In Israel, connected cows give four times the milk of the average bovine. In Northern Canada, mines run safer and save millions on energy due to sensors tracking both employees and environmental conditions.
The value people and businesses can derive from Internet-connected things and the data being driven from those things is already everywhere. And it’s only going to scale up from here.
Earlier this year, the McKinsey Global Institute looked at 150 specific applications of the Internet of Things (IoT) that are either already commonplace or likely will be within ten years, and decided that by 2025, those IoT applications will drive at least $3.9 trillion a year in incremental economic impact, at the very least. Want to take the glass-half-full view? Try a whopping $11.1 trillion in additional value created.
The ability to cheaply put sensors and processing in just about anything, and connect any point of data to those who need to know that information in real time, has the potential to introduce unprecedented changes in the way we do business and the way we live our lives. From the home to the city, from agriculture to transportation, every sector of industry and every thing in each of our lives can be transformed, some in ways we can’t even begin to imagine today.
To make the most of the opportunity, every company will have to realize that it’s a data and analytics company. The most important benefits of pursuing an IoT strategy come from the ability to collect and analyze data within the enterprise, and to act quickly on that data. This means new challenges for both IT and business leaders.
IoT is about much more than IT, but there’s no doubt that IT plays an important role in any IoT strategy. IT will be tasked with making the connections between sensors and central decision-making systems, and as a result, the bailiwick of IT expands well beyond the familiar data centre and wiring closet. IT will have to become more embedded into virtually all aspects of the business, and forge particularly strong connections with operations, as much of the value of IoT is located at the intersection of technology and business processes.
Companies will have to embrace the idea of sharing data. Today, the most valuable data is centralized at the fingertips of the C-suite. But when that data is being collected and disseminated in real time to influence business-shaping decisions on the fly, that data will have to be more readily available to the people, and systems that will make the decisions. The executive crowd will have to get used to the idea that sometimes, they have to cede decision-making authority to the machine which can analyze data and trends so much faster than any human. At the same time, timely human oversight is still a very real necessity – even the best autopilot system still needs highly-trained pilots on the flight deck to ensure it’s not making incorrect conclusions or acting on misleading data.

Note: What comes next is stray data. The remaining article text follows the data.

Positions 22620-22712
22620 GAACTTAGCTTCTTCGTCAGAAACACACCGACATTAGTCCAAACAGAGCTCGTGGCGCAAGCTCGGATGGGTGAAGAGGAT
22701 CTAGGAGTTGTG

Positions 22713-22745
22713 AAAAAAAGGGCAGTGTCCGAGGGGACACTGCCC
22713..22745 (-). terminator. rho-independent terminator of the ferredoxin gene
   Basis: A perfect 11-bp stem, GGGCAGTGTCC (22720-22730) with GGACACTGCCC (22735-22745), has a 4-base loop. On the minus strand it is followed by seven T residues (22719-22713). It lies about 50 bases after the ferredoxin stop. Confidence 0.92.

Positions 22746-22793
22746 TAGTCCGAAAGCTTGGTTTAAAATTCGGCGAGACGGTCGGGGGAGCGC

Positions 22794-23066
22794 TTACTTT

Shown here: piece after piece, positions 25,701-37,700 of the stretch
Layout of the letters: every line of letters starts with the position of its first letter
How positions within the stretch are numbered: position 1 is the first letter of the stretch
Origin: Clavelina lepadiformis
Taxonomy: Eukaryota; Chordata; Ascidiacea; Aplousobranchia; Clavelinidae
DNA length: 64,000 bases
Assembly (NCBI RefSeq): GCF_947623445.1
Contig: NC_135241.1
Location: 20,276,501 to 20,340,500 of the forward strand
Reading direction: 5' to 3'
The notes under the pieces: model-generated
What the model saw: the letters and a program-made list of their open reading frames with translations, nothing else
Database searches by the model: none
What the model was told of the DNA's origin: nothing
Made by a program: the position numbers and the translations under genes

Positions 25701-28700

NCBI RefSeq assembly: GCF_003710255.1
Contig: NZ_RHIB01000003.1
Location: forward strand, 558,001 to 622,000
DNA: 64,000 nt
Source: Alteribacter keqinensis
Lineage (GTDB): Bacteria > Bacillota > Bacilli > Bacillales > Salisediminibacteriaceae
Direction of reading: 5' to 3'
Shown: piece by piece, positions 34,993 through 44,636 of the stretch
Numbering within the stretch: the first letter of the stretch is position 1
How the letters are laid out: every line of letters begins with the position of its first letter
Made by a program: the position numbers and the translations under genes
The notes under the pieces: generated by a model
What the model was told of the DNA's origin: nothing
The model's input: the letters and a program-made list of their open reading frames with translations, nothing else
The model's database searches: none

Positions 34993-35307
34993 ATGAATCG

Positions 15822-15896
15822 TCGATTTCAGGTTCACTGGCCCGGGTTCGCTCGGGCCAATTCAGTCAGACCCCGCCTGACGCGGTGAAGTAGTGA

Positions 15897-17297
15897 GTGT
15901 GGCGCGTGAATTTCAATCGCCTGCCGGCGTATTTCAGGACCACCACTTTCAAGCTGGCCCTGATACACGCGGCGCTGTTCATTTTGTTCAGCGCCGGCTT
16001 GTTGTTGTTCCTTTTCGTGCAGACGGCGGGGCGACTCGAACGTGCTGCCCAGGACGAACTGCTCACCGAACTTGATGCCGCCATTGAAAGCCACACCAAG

With data becoming the “crown jewels” of an organization, companies will need to rethink how they handle securing that data, and the impacts of privacy and other data governance requirements on how data is handled, acted upon, and stored for later review.
Businesses will have to be willing to challenge themselves, and accept that the IoT journey is perhaps one of those journeys without a final destination. Every advantage gained from a new way of using a point of data can lead to myriad more by using that new data point with others in new and novel ways. Businesses must be willing to challenge themselves to find new and novel data points to collect, and to rapidly change their business processes to take advantage of newly-gained insights from that data.
The power of interconnecting everything in many ways we haven’t even thought of next could be one of the biggest transformations businesses have faced since industrialization, and the economic value created by connecting things and processes has the potential to dwarf the economic value created by the Internet in connecting people.